~ Congress moves to give away government lands.
~ National Park Service banned from tweeting after comparing the much smaller size of Trump’s inauguration crowd to President Obama’s in 2009. Trump cannot let the issue go and called the National Park Service‘s acting director about it.
~ An opinion piece on what really happened at Trump’s inauguration.
~ Rogue or resistance government accounts have popped up on Twitter, so that federal government employees can tweet about climate change, etc. The ACLU writes an article stating that government employees get to have opinions too.
~ Scientists plan a March for Science in Washington
in March on April 22nd, which is Earth Day. Due to Trump’s war on science and denial of climate change, many scientists are planning to run for political office.
~ Trump strategist Steve Bannon was added to the National Security Council.
~ Last Friday, Trump signed an Executive Order banning immigrants and refugees from seven majority Muslim countries: Iraq, Iran, Syria, Yemen, Sudan, Libya and Somalia. On Saturday, there was chaos in the airports around the country and world. People were not allowed to enter the country in airports, so they were detained. Others were not allowed to board planes. Protests erupted in response. The ACLU and other organizations had dozens of lawyers in airports helping those who were detained and their families. The ACLU sued in federal court and Judge Ann Donnelly issued a stay blocking the policy, so that nobody would be deported. The stay was not enforced. People remained detained and members of Congress were not allowed to see detainees and lawyers were sometimes not given access to clients.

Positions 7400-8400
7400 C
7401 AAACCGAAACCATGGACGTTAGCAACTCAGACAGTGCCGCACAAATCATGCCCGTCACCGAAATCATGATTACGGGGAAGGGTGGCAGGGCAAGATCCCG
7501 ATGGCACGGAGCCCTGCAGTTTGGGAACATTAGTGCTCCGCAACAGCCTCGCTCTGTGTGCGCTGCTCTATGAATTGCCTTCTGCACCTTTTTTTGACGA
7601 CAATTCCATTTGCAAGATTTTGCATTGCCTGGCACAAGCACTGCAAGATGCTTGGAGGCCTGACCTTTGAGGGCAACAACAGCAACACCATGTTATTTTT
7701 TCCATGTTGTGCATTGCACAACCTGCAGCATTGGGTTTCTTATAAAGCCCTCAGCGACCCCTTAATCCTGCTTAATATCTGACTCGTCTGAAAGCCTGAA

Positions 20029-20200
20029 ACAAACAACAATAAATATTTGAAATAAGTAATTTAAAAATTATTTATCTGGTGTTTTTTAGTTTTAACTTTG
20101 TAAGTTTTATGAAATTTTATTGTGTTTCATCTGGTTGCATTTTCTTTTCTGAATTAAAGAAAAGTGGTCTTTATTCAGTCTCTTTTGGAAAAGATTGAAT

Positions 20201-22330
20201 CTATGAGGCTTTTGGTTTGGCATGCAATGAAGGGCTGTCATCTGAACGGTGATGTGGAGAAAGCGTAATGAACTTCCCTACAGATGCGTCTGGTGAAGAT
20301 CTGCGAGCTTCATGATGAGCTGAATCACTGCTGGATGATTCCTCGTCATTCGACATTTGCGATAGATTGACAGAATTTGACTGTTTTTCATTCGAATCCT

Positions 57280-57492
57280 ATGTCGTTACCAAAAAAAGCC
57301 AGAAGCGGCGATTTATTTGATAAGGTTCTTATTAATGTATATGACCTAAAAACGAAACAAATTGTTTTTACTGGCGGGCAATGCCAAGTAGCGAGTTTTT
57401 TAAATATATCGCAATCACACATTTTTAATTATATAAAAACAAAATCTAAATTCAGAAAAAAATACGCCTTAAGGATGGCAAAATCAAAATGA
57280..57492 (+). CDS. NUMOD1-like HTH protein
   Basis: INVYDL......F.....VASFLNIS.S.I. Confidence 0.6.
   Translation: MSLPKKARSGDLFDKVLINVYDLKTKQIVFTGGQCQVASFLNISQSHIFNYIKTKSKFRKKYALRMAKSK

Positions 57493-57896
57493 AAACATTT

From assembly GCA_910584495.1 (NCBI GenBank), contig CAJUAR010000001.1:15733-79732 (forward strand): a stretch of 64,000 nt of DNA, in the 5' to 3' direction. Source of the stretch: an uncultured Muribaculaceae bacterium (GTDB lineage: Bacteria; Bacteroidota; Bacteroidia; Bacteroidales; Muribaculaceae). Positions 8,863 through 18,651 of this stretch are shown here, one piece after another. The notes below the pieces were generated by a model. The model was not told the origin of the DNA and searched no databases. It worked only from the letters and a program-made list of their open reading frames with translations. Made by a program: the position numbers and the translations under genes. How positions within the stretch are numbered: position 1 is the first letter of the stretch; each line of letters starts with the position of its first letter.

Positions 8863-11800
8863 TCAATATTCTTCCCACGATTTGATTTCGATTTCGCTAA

~ For some period of time, the White House website did not have “The Judicial Branch” page under our Government. It has since been added.
~ Monday night, Attorney General Sally Yates, an Obama holdover said that she and the agency would not enforce the travel ban. Trump fired her.
~ Following Trump’s Executive Order against Muslims traveling to the United States, the ACLU raised more than $24 million dollars over the weekend. Nearly than seven times what they raised online for all of 2015. They have also gained nearly 200,000 new members.
~ The head of the African Union criticized the travel ban saying “‘The very country to which many of our people were taken as slaves during the transatlantic slave trade has now decided to ban refugees from some of our countries,’ said Nkosazana Dlamini-Zuma.”
~ Trump announces that he will extend President Obama’s 2014 Executive Order protecting employees from anti-LGBTQ workplace discrimination.
This photo of an Eagle taking a hard look at itself is not a metaphor for anything that's been in the news recently pic.twitter.com/FLyANNUg44
— Sam Morris (@SamMorrisDesign) January 26, 2017
~ Trump wants to take oil from Iraq.
~ Ethics experts and legal scholars sue Trump based on the Emoluments Clause.
~ Austria is the latest European nation to ban full facial veils in public spaces.
~ Drug lord “El Chapo” was extradited from Mexico to the United States.
~ Oprah will join 60 Minutes as a special contributor.
~ After a 146 year run, the Ringling Bros. and Barnum & Bailey Circus show will close forever in May. “Declining attendance combined with high operating costs, along with changing public tastes and prolonged battles with animal rights groups all contributed to its demise.”
~ Trump signed an Executive Order to facilitate the repeal of Obamacare, which is the same as the Affordable Care Act (ACA). A listing by Charles Gaba showing state by state how many people would lose their health insurance.
~ An article called Trial Balloon for a Coup? by Yonatan Zunger was trending on Twitter and causing people to think about what Trump has in store. An earlier article called What “Things Going Wrong” Can Look Like was equally as chilling.
~ The video below shows a catchy protest song from Atlanta Airport over the weekend.
— Black Aziz Ansari (@Freeyourmindkid) January 30, 2017